Coastal Tales: Monsters and Heroes Beneath Lake Champlain’s Surface

July 24, 2020

Looking out on its waters, it’s easy to get swept away by Lake Champlain’s history and magic.

After all, it’s been taking names and keeping secrets for who knows how long now? For a brief stint, it was even legally considered one of the Great Lakes.

While no longer officially among “the greats”, we have more than a few reasons to respect the mysteries that dwell beneath its waters.

Photo by: Sandra Mansi, Lake Champlain, 1977

A commemorative “Legends & Lore” sign along the shores of Cumberland Bay in Plattsburgh reads: “Legendary lake monster lives here.” 

That’s right: “Champ”, our illusive Adirondack Coast lake monster, has reached “icon” status!

Lake Champlain’s Champ has long been presumed to lurk beneath the mythic waves. 

Native tribes in the area named it Tatoskok, meaning “great serpent” or “horned serpent”, according to Monsters of New York: Mysterious Creatures in the Empire State, in which the Indigenous people are said to have described the creature with at least one horn atop its “massive” head.

The oldest reported European settler sightings of the long-necked monster were in the early 1800s, with more than 200 documented since. Rumor has it P.T. Barnum of “The Greatest Showman” fame, who founded the Barnum and Bailey Circus, even wanted to recruit Champ for the 1873 World’s Fair. 

(Yeah, we think that sounds like it would’ve been “the greatest show” too.)

The most famous “photographic evidence” of Champ is reflected in the “Mansi photo”, from 1977, published in New York Times in 1981. It remains contested among cryptozoologists.

"Champ is one of those hidden secrets that we only have here," said Adirondack Coast Director of Tourism Kristy Kennedy, “so keep an eye out, you never know when he (or she) might pop up to say hi.”

It isn’t just Champ that calls the lake’s depths “home”. 

Beneath the waters rest sunken gunboats — enshrined and centuries-old — marking epic naval U.S. history.

Photo taken during Battle of Plattsburgh re-enactment.

The vessels were steered by an officer of questionable character, the nation’s best-known turncoat, Benedict Arnold, during the Revolutionary War. Perhaps the most impressive of his remaining identified shipwrecks is the USS Spitfire at 54 feet in length.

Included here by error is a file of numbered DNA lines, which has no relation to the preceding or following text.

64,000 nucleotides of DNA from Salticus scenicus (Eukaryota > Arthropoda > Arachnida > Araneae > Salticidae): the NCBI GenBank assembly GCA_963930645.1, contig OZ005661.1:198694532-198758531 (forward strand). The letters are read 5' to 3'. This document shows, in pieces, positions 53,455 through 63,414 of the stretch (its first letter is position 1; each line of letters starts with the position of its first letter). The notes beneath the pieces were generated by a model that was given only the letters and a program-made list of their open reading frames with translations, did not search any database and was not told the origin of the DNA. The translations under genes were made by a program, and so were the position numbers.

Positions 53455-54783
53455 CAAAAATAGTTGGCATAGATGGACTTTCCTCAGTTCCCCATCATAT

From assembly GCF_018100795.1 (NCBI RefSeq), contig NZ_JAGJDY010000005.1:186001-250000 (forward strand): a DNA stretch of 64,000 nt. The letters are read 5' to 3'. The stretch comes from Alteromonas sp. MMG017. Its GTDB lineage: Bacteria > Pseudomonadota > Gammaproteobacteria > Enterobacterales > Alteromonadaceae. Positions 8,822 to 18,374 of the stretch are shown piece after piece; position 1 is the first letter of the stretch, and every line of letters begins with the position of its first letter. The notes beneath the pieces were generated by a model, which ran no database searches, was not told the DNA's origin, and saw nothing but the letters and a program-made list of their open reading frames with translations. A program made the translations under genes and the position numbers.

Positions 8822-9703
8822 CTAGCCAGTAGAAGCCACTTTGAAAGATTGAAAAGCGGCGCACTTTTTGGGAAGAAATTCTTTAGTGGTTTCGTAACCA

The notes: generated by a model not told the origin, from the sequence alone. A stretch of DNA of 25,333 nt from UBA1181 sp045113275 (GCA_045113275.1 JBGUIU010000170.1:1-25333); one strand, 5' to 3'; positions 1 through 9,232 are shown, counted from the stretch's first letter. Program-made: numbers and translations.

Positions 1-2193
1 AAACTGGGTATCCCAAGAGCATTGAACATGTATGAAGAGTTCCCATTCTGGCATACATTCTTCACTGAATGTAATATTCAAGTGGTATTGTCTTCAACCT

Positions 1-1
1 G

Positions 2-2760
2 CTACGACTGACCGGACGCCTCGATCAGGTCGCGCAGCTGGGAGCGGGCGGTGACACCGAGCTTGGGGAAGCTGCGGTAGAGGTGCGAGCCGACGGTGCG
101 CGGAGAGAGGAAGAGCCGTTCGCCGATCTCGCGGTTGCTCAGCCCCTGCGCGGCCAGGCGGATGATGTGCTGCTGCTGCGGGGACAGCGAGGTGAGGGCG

Raised above the waters, another boat, the USS Philadelphia, sits in the Smithsonian’s National Museum of American History, as “the oldest surviving American fighting vessel”. It was lifted from the lake, separated from the shared depths of its counterparts, in 1935.

Leading the first U.S. naval battle off the shores of Valcour Island in 1776, Arnold proved expertise that would lead to a career both impressive and fateful.

Though the 3-day-long Battle of Valcour was ultimately a loss for the Americans, it stalled the British in heading southbound toward Saratoga, where the war would be won the next year in 1777.

Two years later, in 1779, Arnold began his now infamous negotiations with the British, forever cementing his American reputation as a traitor.


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Alina Walentowicz

Alina Walentowicz is "The Write Stuff", an award-winning writer and content creator ready to bring your web presence to the next level. A storyteller at heart, Alina combines a range of writing tools and collaborative experiences to help small businesses embrace their growth potential online. With a B.A. in English Writing Arts and Literature from SUNY Plattsburgh (2015) and 4+ years of experience in blogging and digital content creation, she provides writing, editing, and visual content services including blogs, web pages, social media posts, and more. When she's not clicking away at her keyboard, she's living life (and so should you!). Some of her favorite things to do on the Adirondack Coast include: catching a show at The Strand Theatre, overindulging in Wing Night at Monopole, and challenging herself just enough each summer on a few friendly hikes and paddles with pretty spectacular views. Know a good story that needs telling online? Hit her up at

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